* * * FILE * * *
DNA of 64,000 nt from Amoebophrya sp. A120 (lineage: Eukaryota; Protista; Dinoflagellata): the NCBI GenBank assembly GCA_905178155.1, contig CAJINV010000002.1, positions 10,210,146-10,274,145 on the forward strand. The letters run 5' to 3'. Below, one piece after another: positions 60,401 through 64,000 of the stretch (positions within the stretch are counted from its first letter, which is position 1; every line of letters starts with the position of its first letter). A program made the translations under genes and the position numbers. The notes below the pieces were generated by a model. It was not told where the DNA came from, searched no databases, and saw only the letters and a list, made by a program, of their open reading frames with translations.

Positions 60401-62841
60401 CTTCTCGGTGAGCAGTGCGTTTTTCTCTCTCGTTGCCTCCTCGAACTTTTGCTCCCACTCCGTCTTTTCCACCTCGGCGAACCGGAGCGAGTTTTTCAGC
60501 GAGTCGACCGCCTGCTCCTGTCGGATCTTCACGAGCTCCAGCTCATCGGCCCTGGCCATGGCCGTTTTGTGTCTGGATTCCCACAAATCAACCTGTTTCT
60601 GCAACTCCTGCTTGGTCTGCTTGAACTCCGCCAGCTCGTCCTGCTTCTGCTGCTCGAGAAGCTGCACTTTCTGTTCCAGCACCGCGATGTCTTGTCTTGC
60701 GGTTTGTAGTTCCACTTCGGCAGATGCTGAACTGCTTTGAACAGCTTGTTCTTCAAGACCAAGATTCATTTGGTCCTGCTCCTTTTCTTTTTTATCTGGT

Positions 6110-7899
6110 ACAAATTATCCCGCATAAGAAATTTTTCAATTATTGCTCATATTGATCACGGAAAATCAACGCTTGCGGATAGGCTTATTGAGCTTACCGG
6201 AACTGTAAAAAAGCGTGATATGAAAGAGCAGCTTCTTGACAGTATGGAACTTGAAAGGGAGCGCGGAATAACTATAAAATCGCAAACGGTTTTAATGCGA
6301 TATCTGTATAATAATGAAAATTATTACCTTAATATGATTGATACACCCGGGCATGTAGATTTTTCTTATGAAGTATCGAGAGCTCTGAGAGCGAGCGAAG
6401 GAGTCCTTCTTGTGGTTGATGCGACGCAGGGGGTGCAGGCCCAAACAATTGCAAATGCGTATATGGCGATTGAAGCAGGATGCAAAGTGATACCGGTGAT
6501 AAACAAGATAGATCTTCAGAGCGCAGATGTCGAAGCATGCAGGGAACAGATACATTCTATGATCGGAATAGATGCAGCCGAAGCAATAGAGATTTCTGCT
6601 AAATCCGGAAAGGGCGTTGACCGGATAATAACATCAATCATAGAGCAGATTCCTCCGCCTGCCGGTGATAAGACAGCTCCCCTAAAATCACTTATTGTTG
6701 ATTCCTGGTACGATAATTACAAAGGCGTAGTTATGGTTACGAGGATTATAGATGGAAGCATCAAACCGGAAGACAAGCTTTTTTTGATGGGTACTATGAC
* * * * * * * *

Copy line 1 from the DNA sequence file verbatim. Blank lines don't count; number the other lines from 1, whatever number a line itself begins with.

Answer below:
DNA of 64,000 nt from Amoebophrya sp. A120 (lineage: Eukaryota; Protista; Dinoflagellata): the NCBI GenBank assembly GCA_905178155.1, contig CAJINV010000002.1, positions 10,210,146-10,274,145 on the forward strand. The letters run 5' to 3'. Below, one piece after another: positions 60,401 through 64,000 of the stretch (positions within the stretch are counted from its first letter, which is position 1; every line of letters starts with the position of its first letter). A program made the translations under genes and the position numbers. The notes below the pieces were generated by a model. It was not told where the DNA came from, searched no databases, and saw only the letters and a list, made by a program, of their open reading frames with translations.